So here is the promised review of last night at the Four Seasons Centre. I have to phrase it that way because it was more than Somers’ opera Louis Riel though that of course was the major event. The evening kicked off with a performance in the RBA by the Git Hayetsk Dance Group. This is a west coast group and I’m not going to try and get into the complexities of nation, lineage and clan involved but it was a moving performance of traditional songs and dance with a brilliantly witty piece involving the trickster raven and a lot of stolen handbags. This was also the beginning of the public conversation about the use of the Nsga’a mourning song in Louis Riel. That conversation continued when the same group made a brief appearance on the main stage immediately before the opera performance. I understand that the intent is for the leader of the dancers to report back to the matriarch of the clan that owns the song on what happened and for the conversation to continue from there.
Danika Lorèn and co. aka Collectìf were back today with a lunctime show in the RBA. Like their previous shows this was a themed, more or less staged, series of art songs. This program was inspired by Verlaine’s Fêtes galantes and featured all French texts set by a range of composers. Most of it was pretty typical chansons of the fin de siècle; material I find pleasant enough but not especially compelling. The surprise, and a very welcome one, was four pieces by Reynaldo Hahn setting texts by Charles, duc d’Orléans and Faullin de Banville. Here Hahn turned his flair for vocal and pianistic colour to great effect producing pieces strangely evocative of the Renaissance. Fancifully perhaps, I could imagine these being sung at the court of Philip the Good (assuming of course that he had a piano…)
Elena Tsallagova and Sandra Horst entertained the crowd in the RBA yesterday with a flower themed recital of French and Russian songs. It was a very well chosen selection that allowed Ms. Tsallagova to display her versatility. From Debussy’s quite operatic Rondel chinois, where she showed a lot of power for a young lyric soprano, through the varied moods of Bizet’s Feuilles d’album where by turns she was dramatic, sombre and very playful. Throughout she was extremely demonstrative while managing excellent phrasing and impeccable French. She has an interesting range of colours too, from extremely bright through to quite covered and dark and she’s not afraid to use them. Actually, the way she threw herself into the material I don’t think she is afraid of much!
Today’s noon recitalists in the RBA were Andrew Haji and Liz Upchurch. We had been promised Britten’s Serenade but an absence of non-knackered horn players due to the COC’s Götterdämmerung run scuppered that and instead we got a very varied program of songs and arias on the theme of love and its travails. Four Brahms songs kicked things off and produced some very fine lieder singing. Beautiful throughout with fine phrasing, characterisation and diction there was more. The final “wonnewoll” of Wie bist du, meine Königin was a thing of floaty beauty and there was a real sense of ecstasy in Mein Liebe ist grün.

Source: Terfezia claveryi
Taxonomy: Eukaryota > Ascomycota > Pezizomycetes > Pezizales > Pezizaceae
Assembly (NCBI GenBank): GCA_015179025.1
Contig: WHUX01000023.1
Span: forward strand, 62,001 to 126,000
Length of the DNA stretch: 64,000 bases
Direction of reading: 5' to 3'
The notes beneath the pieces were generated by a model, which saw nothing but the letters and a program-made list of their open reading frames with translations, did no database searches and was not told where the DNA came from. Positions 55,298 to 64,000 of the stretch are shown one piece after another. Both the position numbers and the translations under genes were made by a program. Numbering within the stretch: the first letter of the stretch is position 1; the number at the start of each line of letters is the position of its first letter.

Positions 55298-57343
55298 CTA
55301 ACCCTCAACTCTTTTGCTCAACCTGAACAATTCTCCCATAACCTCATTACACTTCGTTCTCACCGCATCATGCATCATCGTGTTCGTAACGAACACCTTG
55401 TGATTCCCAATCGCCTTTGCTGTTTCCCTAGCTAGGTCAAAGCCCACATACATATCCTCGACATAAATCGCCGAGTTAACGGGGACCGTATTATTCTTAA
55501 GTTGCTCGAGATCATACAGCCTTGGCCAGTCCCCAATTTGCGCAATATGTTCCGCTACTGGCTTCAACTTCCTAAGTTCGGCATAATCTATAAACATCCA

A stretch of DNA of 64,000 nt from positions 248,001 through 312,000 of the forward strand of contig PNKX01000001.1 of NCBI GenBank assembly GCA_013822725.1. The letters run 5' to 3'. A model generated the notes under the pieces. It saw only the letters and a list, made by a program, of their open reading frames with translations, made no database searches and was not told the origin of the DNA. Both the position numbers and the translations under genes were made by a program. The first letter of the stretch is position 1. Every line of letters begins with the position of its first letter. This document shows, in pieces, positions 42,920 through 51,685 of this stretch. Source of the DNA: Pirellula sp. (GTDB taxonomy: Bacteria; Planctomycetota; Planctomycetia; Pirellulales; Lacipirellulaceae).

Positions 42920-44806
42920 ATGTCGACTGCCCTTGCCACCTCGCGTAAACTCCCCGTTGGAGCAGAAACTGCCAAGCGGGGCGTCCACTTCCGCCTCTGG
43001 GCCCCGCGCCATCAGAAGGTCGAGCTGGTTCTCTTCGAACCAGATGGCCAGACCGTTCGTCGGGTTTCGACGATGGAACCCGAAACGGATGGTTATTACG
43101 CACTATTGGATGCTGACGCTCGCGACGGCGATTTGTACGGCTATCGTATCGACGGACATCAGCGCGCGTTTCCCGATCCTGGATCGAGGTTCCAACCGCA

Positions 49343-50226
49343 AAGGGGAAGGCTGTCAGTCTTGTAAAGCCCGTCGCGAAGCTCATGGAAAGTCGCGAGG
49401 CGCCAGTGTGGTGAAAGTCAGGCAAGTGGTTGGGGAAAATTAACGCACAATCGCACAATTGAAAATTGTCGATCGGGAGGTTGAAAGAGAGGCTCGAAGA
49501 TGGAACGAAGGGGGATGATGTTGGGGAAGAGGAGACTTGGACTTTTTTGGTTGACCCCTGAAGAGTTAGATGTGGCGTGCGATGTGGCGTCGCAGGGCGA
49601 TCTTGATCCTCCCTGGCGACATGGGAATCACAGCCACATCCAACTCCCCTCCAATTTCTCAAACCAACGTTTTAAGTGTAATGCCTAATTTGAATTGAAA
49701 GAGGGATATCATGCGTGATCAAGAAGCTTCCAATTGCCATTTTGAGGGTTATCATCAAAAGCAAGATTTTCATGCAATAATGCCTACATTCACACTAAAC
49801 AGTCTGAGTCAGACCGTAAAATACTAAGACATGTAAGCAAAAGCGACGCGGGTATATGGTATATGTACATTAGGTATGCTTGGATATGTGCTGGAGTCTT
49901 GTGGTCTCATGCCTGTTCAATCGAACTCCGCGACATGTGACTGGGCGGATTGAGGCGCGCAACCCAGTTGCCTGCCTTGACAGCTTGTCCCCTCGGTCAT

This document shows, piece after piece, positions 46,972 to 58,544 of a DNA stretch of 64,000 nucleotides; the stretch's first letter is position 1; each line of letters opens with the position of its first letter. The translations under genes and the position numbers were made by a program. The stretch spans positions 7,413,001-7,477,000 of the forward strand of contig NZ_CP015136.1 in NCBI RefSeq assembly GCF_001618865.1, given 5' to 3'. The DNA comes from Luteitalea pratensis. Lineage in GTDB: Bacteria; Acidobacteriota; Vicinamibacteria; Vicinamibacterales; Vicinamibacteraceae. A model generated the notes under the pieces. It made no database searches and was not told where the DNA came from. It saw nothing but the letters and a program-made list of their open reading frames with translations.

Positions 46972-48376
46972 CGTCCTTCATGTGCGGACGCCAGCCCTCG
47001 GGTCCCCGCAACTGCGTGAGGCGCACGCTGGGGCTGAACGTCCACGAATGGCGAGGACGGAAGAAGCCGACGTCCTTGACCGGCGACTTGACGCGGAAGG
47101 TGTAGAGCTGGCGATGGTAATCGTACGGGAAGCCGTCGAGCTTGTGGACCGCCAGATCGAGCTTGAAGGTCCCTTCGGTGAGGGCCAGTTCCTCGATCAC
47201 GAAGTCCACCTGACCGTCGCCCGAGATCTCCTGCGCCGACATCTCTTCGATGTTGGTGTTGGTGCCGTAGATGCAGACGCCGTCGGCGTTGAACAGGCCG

The Christina and Louis Quilico Awards are a singing competition for members of the COC’s Ensemble Studio. This year’s edition took place early yesterday evening in the RBA. Only five members of the Ensemble Studio were competing. Megan Quick and Sam Pickett were not for reasons that I don’t think were announced and Aaron Sheppard was sick. So it was a pretty brief affair. The format as usual was that each contestant offered three arias and got to sing the one of their choice with the judges choosing which of the other two they should sing.
Yesterday’s concert in the RBA was dedicated to the late Stuart Hamilton, founding director of the COC’s Ensemble Studio. Current members, mezzo Emily D’Angelo and baritone Bruno Roy, each gave us two sets of French songs accompanied respectively by Hyejin Kwon and Stéphane Mayer. Ms. D’Angelo gave us Débussy’s Chansons de Bilitis and the curiously Débussy like Trois Mélodies by Messiaen. Both sets are quite meditative and impressionistic and Ms. D’Angelo’s very beautiful voice suited them well. There’s more there than beauty of tone. She’s showing some interesting, very mezzoish, colours in the voice now and there’s clearly plenty of power in reserve as she showed on a couple of occasions. It’s so easy to forget how young she is when a performance is this accomplished. Ms. Kwon was a sympathetic accompanist.
And so to the boys who gave us Poulenc’s La fraîcheur et le feu and Ravel’s Don Quichotte à Dulcinée. The Poulenc piece rather races along with the piano part, impressively played by Mayer, often much more interesting than the vocal line. Roy was at his best in the more hectic passages where his diction and command of French were at a premium. When the music became more expansive he didn’t quite seem able to expand with it; the voice lacking bloom in both upper and lower registers and with no real sense of some underlying power. This was more of a handicap in the Don Quichotte songs. Roy managed some decent physical and vocal acting, especially in the drinking song, but there just wasn’t enough heft to put in the swagger required in these pieces.
Prior to the performances, the COC’s Janet Stubbs made a short speech in memory of Stuart which managed, in a very brief span, to convey both the impact he had on the Canadian and wider opera scene and a sense of his more endearing eccentricities.
The COC Orchestra Academy program is a mentorship scheme for young orchestral musicians providing a bridge between student and professional life somewhat akin to the Ensemble Studio for singers and pianists. Today at noon in the RBA we gort the chance to see the current crop in action in all baroque program featuring Jacqueline Woodley as soprano soloist.